Animal-assisted therapy is used in many clinical settings, especially psychological treatment and palliative care. Animals seem to be able to reduce anxiety and stress and contribute to physical effects such as lowering blood pressure, improving heart rate, or helping with pain management. Treatment with the help of animals is considered one of the essential treatment methods, which has been common in many countries for many years, and its use and scientific burden in treatment is added every day. Treatment by animals (Animal-assisted Therapy) and in its more is treatment by pets and human companions or pet therapy.

Extensive research conducted by many researchers in different parts of the world shows that some of the people’s emotional problems and mental disorders can be treated by animals. In psychology and psychiatry, the phrase “pet therapy” has been used for many years and has its fans.

The unrest in Minneapolis after the death of George Floyd; Third place in the news section

  • Photographer: John Minchillo
  • Photographer’s country: America
  • Newspaper: Associated Press

George Floyd was an African-American man who died while arrested by a white police officer named Derek Chauvin in Minneapolis. This white policeman pressed his knee on George Floyd’s neck for 9 minutes and 29 seconds. After this incident, many essential movements, such as “Black Lives Matter,” were born to protest the violent behavior of the American police, especially in dealing with black people. These protests quickly spread across the United States and the world. In this image, protesters raise their fists outside a burning fast food restaurant near the station where arresting officers arrested George Floyd in Minneapolis, Minnesota.

Pantanal on fire; First place in the environment and stories section

  • Photographer: Lalo de Almeida
  • Country of the photographer: Brazil
  • Newspaper: Folha de São Paulo

Pantanal is the name of a natural area that is the largest tropical wetland in the world. The Pantanal wetland covers an area of ​​approximately 140,000 to 195,000 square kilometers. This wetland has various ecosystems with distinct hydrological, geological, and ecological characteristics. In this image, firefighters battle a spreading fire in the Pantanal, São Francisco do Perigara ranch, home to one of the largest populations of hyacinth macaws (Anodorhynchus hyacinthinus) in Brazil. About 92% of the farm area, mostly reserved for conservation, was destroyed by fire. Fires have destroyed approximately 4.5 million hectares of the Pantanal surface, and thirty percent of the biomass and about 22 times its area have been lost between 2000 and 2018.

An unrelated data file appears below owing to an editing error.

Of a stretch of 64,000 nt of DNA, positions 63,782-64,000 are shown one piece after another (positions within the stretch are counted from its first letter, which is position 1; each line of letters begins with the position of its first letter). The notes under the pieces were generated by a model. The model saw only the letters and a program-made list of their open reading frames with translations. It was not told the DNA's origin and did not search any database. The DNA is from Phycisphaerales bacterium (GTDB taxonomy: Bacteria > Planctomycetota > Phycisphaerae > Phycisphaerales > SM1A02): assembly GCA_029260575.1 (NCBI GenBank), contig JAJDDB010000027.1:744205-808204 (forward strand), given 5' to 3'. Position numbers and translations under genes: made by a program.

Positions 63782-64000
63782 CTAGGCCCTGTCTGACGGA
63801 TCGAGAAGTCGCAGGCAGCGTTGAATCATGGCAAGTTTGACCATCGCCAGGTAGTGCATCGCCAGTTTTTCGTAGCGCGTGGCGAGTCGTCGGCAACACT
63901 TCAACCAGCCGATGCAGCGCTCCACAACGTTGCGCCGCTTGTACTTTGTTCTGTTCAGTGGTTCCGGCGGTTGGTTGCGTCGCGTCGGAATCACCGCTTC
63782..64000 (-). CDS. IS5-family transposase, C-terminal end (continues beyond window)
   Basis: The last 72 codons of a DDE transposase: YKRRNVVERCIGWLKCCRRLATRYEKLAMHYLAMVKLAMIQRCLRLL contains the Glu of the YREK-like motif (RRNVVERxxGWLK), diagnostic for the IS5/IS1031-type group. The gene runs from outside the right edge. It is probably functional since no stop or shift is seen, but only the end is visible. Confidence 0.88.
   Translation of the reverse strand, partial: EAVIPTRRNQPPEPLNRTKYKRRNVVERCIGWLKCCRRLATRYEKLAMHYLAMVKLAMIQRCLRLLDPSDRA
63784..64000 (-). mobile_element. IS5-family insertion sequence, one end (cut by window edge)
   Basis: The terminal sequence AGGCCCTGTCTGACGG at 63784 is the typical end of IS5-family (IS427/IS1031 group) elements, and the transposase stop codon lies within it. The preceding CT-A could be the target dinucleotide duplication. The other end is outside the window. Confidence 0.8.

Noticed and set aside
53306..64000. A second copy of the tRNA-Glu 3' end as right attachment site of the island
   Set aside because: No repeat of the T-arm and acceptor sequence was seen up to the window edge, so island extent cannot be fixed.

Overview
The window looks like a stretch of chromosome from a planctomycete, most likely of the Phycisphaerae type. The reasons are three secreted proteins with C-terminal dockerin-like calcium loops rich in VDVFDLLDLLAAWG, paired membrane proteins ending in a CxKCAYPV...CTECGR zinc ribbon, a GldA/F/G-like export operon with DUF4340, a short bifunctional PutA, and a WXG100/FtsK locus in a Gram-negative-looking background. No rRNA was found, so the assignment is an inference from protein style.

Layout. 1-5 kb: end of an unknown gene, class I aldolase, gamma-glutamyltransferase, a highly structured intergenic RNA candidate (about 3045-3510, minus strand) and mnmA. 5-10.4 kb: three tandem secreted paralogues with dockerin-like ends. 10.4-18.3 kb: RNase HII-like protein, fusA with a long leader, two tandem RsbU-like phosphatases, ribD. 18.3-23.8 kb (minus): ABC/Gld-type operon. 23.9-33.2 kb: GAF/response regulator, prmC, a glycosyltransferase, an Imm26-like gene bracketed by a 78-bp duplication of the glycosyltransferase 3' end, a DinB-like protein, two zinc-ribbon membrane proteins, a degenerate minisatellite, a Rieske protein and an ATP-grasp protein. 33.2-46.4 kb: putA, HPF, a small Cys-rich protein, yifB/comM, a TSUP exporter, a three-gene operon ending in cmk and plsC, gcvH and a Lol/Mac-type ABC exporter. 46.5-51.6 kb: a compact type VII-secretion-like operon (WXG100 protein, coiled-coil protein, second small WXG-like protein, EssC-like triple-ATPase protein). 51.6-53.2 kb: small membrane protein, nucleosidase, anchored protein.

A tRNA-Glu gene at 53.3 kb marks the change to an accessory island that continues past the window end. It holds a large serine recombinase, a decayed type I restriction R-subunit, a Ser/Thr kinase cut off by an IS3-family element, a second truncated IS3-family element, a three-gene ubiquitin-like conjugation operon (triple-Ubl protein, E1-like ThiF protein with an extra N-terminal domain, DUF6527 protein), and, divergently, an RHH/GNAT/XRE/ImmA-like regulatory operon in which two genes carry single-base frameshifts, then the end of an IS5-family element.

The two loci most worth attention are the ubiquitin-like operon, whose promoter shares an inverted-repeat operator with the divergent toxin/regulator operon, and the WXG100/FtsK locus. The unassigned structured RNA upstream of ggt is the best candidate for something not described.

Yemen, hunger and other war wounds; First place in the contemporary issues section

  • Photographer: Pablo Tosco
  • Country of the photographer: Argentina
  • Newspaper: Unknown

Fatemeh and her son are preparing a fishing trip in a boat in Yemen’s Amira Gulf. Fatima has nine children. He earns a living by fishing to cover their expenses. His village was destroyed due to armed conflict in Yemen, But Fatima bought a boat with the money she earned from selling fish and resumed her life. The conflict between the Houthi rebels and the Saudi-led Arab coalition began in 2014 and has led to what UNICEF has called the world’s largest humanitarian crisis.

Pigeons during the pandemic; First place in nature and stories

  • Photographer: Jasper Guest
  • Photographer’s country: Netherlands
  • Newspaper: Unknown

In this picture, Merle, the photographer’s daughter, sat on the balcony before entering the house because a pigeon came towards her and covered her face with fear. As he tried not to look at the pigeon, he suddenly saw it sitting on the balcony railing. “I hid my smile behind the camera and tried to calm him down by telling him that this pigeon won’t hurt you,” says Jasper Guest. My daughter told me she thought the pigeon was trying to attack her, But I know that the pigeons will always return to our place of residence, and I hope that my daughter will gradually communicate with them, not as much as I do, but well.”

Sea lion game with a mask; First rank in the environment department

  • Photographer: Ralph Pace
  • Photographer’s country: America
  • Newspaper: Unknown

California sea lions (Zalophus californianus) are playful animals native to western North America. With the start of quarantine across California, natural beauty spots with abundant wildlife have become famous for local travel. A curious California sea lion swims toward a face mask at Breakwater Dive Site in Monterey, California.

Slave Freedom Monument; World Press Photo of the Year Award nominee